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Hawk Hill’s view of the Golden Gate Bridge, San Francisco, Marin Headlands, and the Pacific Ocean made it a prime spot to keep an eye out for World War II and Cold War enemy attacks. The gun pits, magazines, tunnels, casemates, and launch pads that remain are now a part of the rich history of these parklands.
Known as Battery Construction 129 during its military days, the site was later dubbed Hawk Hill thanks to its location along a prime raptor migration corridor. The Golden Gate Raptor Observatory has been tracking this raptor migration since 1984, and their dedicated base of about 300 volunteers supports annual hawkwatching, banding, radiotelemetry, and docent programs.
Hawk Hill also has areas of windswept coastal prairie and scrub that are home to endangered Mission blue butterflies. However, non-native Monterey cypress and pine trees had spread into Mission blue habitats on the Hawk Hill over the past 30 years, preventing these dime-size butterflies from being able to follow the naturally shifting patches of their host plants.
Projects at Hawk Hill are enhancing vital wildlife habitat for the butterflies, raptors, and other plants and animals. They are also protecting and rehabilitating its historic structures and upgrading its trails to improve accessibility and safety.
In 2011 and 2012, Monterey cypress trees and other invasive species were removed and native species were planted to restore approximately six acres of coastal scrub and prairie habitats. Key historic resources were also stabilized and protected. These efforts have been maintained by ongoing invasive plant removal and native species plantings in the years since.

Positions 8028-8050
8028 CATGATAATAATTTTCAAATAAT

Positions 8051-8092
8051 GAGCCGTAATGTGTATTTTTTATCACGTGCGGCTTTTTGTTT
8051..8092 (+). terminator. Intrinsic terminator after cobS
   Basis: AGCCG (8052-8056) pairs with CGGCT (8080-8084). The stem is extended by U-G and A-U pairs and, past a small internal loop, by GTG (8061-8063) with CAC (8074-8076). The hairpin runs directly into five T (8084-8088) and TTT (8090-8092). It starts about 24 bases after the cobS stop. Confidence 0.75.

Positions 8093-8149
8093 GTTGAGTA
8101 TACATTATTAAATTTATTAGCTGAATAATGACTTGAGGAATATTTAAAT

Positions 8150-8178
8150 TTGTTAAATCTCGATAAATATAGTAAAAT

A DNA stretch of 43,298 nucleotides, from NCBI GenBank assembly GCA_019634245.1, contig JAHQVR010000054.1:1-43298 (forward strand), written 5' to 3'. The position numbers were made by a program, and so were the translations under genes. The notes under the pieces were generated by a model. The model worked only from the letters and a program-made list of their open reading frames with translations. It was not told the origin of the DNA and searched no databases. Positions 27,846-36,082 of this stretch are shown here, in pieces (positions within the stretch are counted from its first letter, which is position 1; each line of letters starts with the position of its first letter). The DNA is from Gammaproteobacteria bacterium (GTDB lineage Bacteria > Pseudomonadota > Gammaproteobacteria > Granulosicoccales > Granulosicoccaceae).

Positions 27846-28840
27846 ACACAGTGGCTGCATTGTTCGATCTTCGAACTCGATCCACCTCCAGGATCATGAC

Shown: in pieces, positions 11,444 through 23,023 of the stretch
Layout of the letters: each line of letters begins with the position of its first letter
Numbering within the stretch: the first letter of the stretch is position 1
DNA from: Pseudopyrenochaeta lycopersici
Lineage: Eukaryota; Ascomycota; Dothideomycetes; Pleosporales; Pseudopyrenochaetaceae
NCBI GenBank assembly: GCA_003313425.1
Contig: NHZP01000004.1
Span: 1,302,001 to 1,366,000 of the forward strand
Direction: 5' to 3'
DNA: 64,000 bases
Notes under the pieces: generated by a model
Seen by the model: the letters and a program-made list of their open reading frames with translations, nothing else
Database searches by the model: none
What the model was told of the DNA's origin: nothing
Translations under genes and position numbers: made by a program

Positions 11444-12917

The first official phase of this project created an outdoor-accessible trail that connects the Coastal Trail to the hilltop and offers places to rest and take in the incredible views. The existing Hawk Hill Trail and adjacent social trails were decommissioned and restored with native plants. The area above Casemate 1 (one of two structures that house the historic gunpits) was recontoured and restored to native habitat.
The second phase will create an accessible loop starting at the parking area on Conzelman Road, going through the three tunnels and past two enhanced overlooks at the casemates with sweeping views of the Point Bonita Lighthouse and the Pacific Ocean, and connecting back to the road. New visitor amenities will also include restrooms, railings, seating, bike racks, and trash cans.
The last phase of this project will rehabilitate the hilltop’s historic structures, provide improved overlooks, seating, and visitor access, and add important safety features. The project will be capped off with new interpretive elements to share the site’s role in raptor migration, Mission blue butterfly protection, and U.S. military history.